HANS: So this is where, you know, it's not fun to be a speech writer ahead of the State of the Union address cause you're making last minute edits. And you've been spending weeks, if not months, on this speech with a carefully crafted narrative, a spine running through it, and an event like this comes in and all of a sudden you may have to re scramble and reorganize the entire speech. Just that said, like sometimes it works, right? Last year, Russia invades Ukraine ahead of the State of the Union. And one of the president's more memorable lines was a response to that. And that is that, you know, directly telling the oligarchs he's gonna come after their yachts, he's gonna come after their assets. So there can be some serendipity for the speech writers, as well.
NIALA: Hans Nichols covers the Biden administration for Axios. Thanks, Hans.
HANS: Thanks for having me.
NIALA: In a moment: how cut-back SNAP benefits could hurt Tribal Nations.
Tribal nations face threats to funding for food security
NIALA: Welcome back to Axios Today. I'm Niala Boodhoo.
More than 41 million Americans used SNAP benefits last year, that's according to the USDA. SNAP, or the Supplemental Nutrition Assistance Program was expanded during the pandemic giving qualifying households more funds for groceries. But now that extra assistance is being phased out across the country. And this is gonna have a major impact on tribal communities who are among the most vulnerable in the U.S.
Axios’ Climate Justice Reporter Ayurella Horn-Muller has been reporting on this. Hi, Ayurella.
AYURELLA HORN-MULLER: Hi Niala. Thank you for having me.
NIALA: Can you start by just telling us how SNAP benefits changed during the pandemic?
AYURELLA: So the pandemic saw an addition to SNAP eligible households for emergency allotments that allowed these households to receive an additional $95 or more in monthly benefits.
NIALA: And when we think about the Native American community, how essential are SNAP benefits to those communities?
AYURELLA: Tribes and tribal nations in particular are experiencing some of the highest rates of food insecurity, among populations in the U.S. So food insecurity is essentially defined as a lack of access to enough food for every person in a home or a household to live an active and a healthy life. A study published last year found that roughly 46% of Native Americans and Alaskan natives are thought to be food insecure. And most estimates say that around a quarter of Native Americans and Alaskan natives receive a form of federal food assistance. And for some tribal communities, that number can exceed more than 50%. We are hearing from anti-hunger activists that are forecasting that this evaporation of the expanded will have an impact on food insecure populations across the U.S. and that very much includes tribes. Although it's important to note that SNAP is not the only food assistance program used by tribes, but it is one of the main ones.
NIALA: Ayurella, we've been talking about the pandemic. What role has climate change played in food insecurity, especially when we're talking about Native Americans?
AYURELLA: Climate change is contributing to the loss of traditional food sources. So this is escalating food insecurity for indigenous communities, especially for coastal tribal nations like in Alaska, where subsident stores were hit hard by the remnants of a typhoon last year. Where warming ocean temperatures have decimated species of salmon in the Yukon River, where last year officials canceled crab seasons because of significant declines in crab numbers. So when we're talking about communities that are already dealing with high rates of food insecurity, compounding impacts like climate change, make existing issues with food accessibility, with food production, and with food utilization even worse.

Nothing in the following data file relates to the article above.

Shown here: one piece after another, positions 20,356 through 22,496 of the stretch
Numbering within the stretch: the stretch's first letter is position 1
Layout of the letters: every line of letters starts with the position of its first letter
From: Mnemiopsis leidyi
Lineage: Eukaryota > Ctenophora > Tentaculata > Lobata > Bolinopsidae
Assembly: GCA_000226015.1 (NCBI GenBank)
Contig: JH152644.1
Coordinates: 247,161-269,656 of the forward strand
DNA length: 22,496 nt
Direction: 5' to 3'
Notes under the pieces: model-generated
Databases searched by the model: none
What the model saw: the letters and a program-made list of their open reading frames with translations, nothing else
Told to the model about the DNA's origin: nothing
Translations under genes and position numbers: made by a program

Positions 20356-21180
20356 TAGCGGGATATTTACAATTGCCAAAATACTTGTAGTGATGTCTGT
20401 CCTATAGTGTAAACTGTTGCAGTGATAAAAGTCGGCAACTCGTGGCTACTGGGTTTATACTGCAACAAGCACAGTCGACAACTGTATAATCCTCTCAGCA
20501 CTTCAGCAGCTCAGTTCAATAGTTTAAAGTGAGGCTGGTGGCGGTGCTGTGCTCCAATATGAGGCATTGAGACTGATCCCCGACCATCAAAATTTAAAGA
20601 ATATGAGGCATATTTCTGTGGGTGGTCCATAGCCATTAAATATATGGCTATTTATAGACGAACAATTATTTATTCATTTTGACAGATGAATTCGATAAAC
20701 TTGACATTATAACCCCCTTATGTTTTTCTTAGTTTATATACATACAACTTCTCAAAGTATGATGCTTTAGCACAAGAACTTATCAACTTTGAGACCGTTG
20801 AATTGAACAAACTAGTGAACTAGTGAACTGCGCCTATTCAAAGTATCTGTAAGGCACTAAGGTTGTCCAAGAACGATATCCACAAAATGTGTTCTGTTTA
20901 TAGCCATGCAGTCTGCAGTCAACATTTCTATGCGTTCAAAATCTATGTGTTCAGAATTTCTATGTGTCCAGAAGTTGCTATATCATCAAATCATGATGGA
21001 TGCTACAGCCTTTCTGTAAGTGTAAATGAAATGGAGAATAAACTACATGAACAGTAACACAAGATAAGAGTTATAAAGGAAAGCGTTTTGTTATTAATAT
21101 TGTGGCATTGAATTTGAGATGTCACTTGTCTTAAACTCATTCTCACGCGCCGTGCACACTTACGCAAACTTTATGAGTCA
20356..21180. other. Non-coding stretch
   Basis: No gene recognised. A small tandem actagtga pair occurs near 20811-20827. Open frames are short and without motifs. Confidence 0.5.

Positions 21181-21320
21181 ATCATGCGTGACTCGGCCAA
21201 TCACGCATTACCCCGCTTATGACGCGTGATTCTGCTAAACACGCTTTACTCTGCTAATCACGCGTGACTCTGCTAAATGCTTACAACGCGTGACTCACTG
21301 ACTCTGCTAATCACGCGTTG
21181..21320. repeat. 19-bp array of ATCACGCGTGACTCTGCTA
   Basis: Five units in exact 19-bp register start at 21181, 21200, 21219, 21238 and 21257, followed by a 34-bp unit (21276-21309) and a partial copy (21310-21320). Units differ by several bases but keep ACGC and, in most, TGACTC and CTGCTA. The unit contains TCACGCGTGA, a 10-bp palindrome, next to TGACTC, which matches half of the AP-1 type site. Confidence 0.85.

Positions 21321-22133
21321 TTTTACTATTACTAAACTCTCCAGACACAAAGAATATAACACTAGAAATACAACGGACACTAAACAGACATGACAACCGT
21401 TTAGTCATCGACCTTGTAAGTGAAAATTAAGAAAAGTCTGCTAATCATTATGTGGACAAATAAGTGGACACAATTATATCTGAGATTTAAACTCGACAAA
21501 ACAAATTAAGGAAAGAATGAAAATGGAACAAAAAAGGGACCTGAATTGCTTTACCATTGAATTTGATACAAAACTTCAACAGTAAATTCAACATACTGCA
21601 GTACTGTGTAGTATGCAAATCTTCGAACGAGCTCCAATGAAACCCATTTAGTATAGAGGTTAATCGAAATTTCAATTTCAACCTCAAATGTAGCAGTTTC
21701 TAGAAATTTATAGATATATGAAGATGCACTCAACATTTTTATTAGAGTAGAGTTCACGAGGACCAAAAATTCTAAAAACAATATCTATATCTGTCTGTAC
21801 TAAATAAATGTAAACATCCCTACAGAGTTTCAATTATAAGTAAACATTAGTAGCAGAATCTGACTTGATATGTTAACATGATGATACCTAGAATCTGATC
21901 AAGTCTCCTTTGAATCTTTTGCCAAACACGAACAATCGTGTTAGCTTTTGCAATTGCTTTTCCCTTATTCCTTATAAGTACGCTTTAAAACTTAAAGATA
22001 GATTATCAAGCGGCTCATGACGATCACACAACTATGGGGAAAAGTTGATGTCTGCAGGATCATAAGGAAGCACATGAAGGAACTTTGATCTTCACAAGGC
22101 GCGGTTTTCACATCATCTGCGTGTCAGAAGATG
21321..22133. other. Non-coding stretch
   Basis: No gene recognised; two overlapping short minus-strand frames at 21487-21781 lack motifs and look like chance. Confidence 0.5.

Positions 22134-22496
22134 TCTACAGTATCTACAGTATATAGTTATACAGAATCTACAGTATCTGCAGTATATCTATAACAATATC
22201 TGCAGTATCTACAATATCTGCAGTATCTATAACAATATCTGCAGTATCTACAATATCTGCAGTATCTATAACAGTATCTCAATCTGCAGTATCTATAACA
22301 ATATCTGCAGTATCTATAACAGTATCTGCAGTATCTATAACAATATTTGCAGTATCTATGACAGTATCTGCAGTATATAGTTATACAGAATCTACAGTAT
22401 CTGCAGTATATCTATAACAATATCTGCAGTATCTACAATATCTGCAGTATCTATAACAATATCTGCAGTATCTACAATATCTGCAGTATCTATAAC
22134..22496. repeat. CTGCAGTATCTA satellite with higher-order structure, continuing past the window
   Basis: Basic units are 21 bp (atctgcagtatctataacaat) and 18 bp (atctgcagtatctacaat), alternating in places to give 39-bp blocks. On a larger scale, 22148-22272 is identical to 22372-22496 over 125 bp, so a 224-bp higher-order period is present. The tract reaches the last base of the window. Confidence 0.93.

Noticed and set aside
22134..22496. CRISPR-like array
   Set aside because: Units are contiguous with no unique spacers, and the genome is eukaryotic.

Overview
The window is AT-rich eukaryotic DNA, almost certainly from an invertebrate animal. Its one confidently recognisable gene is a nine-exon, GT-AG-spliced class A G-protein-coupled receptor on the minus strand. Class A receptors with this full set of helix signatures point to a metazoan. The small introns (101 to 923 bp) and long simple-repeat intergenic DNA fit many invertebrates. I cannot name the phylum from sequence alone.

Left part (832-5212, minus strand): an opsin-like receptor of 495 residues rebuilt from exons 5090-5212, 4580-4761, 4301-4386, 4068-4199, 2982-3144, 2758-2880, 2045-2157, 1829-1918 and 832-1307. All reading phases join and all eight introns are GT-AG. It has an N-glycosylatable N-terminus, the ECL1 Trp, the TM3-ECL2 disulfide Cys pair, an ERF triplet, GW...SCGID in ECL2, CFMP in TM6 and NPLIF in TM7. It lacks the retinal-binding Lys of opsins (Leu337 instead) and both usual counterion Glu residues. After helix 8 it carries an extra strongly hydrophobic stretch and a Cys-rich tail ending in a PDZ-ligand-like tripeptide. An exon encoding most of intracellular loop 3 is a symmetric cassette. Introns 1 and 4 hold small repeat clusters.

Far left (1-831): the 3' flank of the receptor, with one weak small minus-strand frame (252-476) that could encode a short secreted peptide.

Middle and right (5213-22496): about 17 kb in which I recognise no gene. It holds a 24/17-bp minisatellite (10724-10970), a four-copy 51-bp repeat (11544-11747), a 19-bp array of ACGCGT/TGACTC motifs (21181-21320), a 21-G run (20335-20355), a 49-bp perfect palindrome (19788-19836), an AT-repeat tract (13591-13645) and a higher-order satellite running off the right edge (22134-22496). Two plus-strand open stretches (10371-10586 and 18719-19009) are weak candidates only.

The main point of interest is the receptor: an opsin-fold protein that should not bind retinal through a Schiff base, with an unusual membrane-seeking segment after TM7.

NIALA: So what kind of changes are tribal leaders and activists that you've talked to, what are they advocating for here?
AYURELLA: So, going back to that stat I mentioned, how tribes are experiencing some of the highest rates of food insecurity for populations in the U.S. Those rates have to do with a number of things, but leading among them is above average unemployment and poverty affecting tribal communities. The fact that many reservations are in food deserts, meaning they don't have easy access to grocery stores, and those disparities are all systemic and can be traced back to historic events, which includes everything from federal policies that promoted land theft that led to the loss of food sovereignty as well as the destruction of many indigenous food ways like the North American Buffalo population, which the U.S. government played a significant role in.
So right now, what I'm hearing from my sources is that tribal leaders, indigenous policy experts, and food sovereignty advocates from tribal nations across the U.S., they are pushing for added provisions in the 2023 Farm Bill, as well as expanded regulations to federal food assistance programs and again, just going back to the point of when it comes to tackling food insecurity for tribal nations, it's not just about expanding existing federal nutrition programs, it's about strengthening food sovereignty.
NIALA: Ayurella Horn-Muller covers climate justice for Axios. Thanks, Ayurella.
AYURELLA: Thanks, Niala.
NIALA: That’s it for us today! I’m Niala Boodhoo - thanks for listening - stay safe and we’ll see you back here tomorrow morning.